I’m a poet. I also work five days a week at a psychiatric hospital. I love my day job but it eats up a lot of time. Then there’s my own mental health stuff (that most of us writers deal with) which takes up time…time to meditate, time to work out, time at my therapist’s office. All of this is stuff I can’t skimp on, but I also can’t skimp on my writing time because it is as important as everything else in keeping me well. So, the reality is, I don’t have enough time in general which makes me treasure what I do have.
I write at home, on my couch with a blue notebook and a black inkgel pen and in the company of at least one cat. Dinner time and early evening is my sweet spot because my partner doesn’t get home from work until after 8 pm. My writing practice is dependent on both reading other poets work and being able to spend time in stillness and silence before I put pen to paper. I live in downtown Toronto which offers its own set of challenges (noise, cost) but also gives me access to great cultural events.
My job as a poet is to try to cultivate a feeling of expansiveness and possibility and to let words come to the page however they want to. It’s not my job to judge. That can come later. Weekends can be about revising and ruminating on small details and big picture concepts. Weekdays, I just need to show up at the page. When this happens, I consider it a successful writing day.
I recently came back from a month long writing residency—an experience of pure luxury and privilege that went by in the blink of an eye (lazy example, sorry). Half of the participants were people who had just finished MFA’s and weren’t currently employed or people whose employment was related to their writing versus the other half of us who were still a little stunned we had managed to talk managers into giving us a month off. Those of us with full time jobs seemed to approach the residency in the same way, happy to chat with people at meals and to attend evening readings but otherwise we kept to our studios. The other half who didn’t come from tight schedules were less guarded about their time. They were more social and in the spirit of keeping it real…some of them consumed copious amounts of boxed wine. I say that without judgment. Whatever works, right? But I was thankful as hell when I heard at one breakfast how there had been impromptu musical chairs and pole dancing in the dining hall until 2 am the night before. I watched the stragglers stumble in for breakfast, I could feel their pain.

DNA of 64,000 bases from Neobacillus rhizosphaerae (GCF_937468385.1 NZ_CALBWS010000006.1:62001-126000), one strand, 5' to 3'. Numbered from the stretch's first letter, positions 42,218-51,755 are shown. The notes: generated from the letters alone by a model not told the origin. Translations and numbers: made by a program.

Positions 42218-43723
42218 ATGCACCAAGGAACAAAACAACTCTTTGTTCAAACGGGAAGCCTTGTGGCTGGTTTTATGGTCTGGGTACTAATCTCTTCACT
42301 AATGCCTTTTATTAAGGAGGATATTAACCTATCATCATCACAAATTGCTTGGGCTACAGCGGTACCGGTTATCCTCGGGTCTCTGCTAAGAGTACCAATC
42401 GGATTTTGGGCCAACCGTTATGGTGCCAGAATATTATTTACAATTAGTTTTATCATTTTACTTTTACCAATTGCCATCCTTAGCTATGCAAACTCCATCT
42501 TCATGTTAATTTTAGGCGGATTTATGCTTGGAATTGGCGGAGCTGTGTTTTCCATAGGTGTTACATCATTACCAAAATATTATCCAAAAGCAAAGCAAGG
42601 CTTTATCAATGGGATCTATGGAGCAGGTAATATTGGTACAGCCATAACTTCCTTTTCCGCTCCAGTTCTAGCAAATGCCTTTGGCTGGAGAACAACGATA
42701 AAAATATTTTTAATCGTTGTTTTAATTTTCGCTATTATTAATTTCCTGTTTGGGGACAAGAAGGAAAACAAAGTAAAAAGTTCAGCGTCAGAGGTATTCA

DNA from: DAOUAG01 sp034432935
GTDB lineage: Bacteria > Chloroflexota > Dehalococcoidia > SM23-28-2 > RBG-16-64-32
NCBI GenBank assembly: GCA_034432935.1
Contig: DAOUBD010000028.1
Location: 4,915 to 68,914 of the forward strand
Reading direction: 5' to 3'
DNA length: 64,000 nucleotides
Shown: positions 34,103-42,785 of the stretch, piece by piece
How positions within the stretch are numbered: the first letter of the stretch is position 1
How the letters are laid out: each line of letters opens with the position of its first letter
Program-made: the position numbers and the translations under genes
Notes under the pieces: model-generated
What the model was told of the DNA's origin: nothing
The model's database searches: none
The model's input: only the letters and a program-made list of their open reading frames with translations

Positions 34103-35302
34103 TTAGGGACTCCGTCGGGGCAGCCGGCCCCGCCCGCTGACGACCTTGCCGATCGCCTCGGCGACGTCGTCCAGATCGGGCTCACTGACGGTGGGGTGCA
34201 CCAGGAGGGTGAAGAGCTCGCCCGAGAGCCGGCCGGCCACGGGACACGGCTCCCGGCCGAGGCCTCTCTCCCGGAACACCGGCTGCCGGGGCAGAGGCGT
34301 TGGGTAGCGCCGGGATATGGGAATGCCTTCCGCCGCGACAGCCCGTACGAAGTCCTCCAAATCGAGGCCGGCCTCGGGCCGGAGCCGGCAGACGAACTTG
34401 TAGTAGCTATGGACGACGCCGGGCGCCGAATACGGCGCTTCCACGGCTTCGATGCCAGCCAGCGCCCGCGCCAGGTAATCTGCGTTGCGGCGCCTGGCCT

The weekly karaoke night in town definitely took out a few authors for a day afterwards but to each their own. I don’t doubt that they had a seriously good time and I think bonding while raising a glass is totally cool…unless you’re an alcoholic in recovery like me…which is a whole other story. Let’s just say I felt it was a healthier choice for me to be greedy with my time.
Basically, like the words that come to the page, it’s a successful writing day if I’m not judging myself or anyone else.
Shannon Quinn’s first collection of poetry, Questions for Wolf, was published by Thistledown Press. Her work has appeared in Grain, Arc, subTerrain, Prairie Fire, room and CV2. Her second collection, Nightlight for Children of Insomniacs, will be published this spring by Mansfield Press. Visit her at shannonquinnpoetry.com.